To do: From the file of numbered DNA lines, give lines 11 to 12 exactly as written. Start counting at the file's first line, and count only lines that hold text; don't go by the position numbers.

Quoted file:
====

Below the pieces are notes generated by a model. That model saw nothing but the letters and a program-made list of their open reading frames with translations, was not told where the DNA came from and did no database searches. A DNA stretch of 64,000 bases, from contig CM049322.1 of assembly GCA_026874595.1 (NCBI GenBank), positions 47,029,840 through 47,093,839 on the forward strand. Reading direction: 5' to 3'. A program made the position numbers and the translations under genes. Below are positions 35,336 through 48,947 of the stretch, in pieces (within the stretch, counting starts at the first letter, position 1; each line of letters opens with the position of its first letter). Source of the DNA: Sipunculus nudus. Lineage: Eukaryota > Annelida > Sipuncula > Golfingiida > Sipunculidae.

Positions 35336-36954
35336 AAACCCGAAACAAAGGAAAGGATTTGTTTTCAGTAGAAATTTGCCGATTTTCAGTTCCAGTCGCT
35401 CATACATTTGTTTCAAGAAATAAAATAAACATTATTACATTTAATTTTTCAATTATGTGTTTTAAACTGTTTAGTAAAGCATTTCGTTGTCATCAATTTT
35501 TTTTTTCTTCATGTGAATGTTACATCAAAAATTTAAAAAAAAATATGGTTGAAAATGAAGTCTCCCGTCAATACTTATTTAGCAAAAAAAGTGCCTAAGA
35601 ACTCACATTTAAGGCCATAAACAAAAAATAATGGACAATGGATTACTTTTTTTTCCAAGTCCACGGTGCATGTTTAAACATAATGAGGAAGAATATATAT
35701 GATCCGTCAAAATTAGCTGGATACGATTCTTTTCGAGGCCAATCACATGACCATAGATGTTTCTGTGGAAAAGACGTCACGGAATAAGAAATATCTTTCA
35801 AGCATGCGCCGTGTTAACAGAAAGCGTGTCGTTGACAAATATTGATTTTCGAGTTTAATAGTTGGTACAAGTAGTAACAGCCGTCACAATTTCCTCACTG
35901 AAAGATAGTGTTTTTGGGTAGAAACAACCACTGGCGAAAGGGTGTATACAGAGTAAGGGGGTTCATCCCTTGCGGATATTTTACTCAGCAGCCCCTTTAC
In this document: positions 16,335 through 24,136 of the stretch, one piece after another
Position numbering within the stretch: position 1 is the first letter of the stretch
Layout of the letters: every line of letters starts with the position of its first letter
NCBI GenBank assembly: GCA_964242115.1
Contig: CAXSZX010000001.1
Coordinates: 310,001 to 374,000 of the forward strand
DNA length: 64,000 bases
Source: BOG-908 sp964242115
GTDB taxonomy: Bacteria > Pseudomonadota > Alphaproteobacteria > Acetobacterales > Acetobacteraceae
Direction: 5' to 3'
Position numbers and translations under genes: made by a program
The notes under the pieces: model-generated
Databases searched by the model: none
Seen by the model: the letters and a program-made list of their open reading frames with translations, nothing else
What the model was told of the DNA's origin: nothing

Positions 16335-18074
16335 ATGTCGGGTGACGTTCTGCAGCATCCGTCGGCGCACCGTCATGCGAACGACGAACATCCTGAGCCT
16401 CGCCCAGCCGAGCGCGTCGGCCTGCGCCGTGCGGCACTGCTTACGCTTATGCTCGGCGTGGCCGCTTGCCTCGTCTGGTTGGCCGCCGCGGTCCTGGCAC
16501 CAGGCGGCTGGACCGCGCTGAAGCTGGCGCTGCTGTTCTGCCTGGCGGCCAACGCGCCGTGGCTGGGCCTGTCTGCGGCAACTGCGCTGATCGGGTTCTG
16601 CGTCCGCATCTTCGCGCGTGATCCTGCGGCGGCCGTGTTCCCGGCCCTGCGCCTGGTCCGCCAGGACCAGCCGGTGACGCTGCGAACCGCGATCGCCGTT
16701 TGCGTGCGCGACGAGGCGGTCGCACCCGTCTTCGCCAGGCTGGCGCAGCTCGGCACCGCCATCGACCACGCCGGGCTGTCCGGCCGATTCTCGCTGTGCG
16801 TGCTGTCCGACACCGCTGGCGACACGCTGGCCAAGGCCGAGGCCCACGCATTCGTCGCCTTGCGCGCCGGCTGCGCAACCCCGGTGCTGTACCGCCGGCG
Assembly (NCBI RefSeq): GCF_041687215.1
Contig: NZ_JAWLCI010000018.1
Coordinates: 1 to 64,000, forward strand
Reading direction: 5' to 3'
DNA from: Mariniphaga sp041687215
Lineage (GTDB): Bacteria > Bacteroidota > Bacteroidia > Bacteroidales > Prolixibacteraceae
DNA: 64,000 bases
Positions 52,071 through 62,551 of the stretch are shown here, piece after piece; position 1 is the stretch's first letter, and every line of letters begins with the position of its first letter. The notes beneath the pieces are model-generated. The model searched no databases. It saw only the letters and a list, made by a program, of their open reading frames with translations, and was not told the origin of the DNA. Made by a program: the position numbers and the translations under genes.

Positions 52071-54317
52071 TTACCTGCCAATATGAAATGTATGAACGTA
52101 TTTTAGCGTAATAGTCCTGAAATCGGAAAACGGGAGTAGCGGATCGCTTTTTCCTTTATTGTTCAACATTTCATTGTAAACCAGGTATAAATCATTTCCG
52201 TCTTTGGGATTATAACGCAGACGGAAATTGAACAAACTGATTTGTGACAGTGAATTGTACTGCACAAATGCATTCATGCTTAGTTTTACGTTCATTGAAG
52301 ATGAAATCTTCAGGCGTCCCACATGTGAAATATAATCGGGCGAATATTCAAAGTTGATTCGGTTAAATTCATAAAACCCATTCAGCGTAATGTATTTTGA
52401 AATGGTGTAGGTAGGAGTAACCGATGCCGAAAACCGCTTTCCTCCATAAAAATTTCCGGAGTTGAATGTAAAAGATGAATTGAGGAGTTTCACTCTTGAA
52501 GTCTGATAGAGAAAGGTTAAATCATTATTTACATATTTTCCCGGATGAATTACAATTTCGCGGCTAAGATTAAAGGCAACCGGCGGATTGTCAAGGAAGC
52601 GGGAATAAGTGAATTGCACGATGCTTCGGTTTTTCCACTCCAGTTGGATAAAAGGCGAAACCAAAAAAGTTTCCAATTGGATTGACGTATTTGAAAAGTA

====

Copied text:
Position numbering within the stretch: position 1 is the first letter of the stretch
Layout of the letters: every line of letters starts with the position of its first letter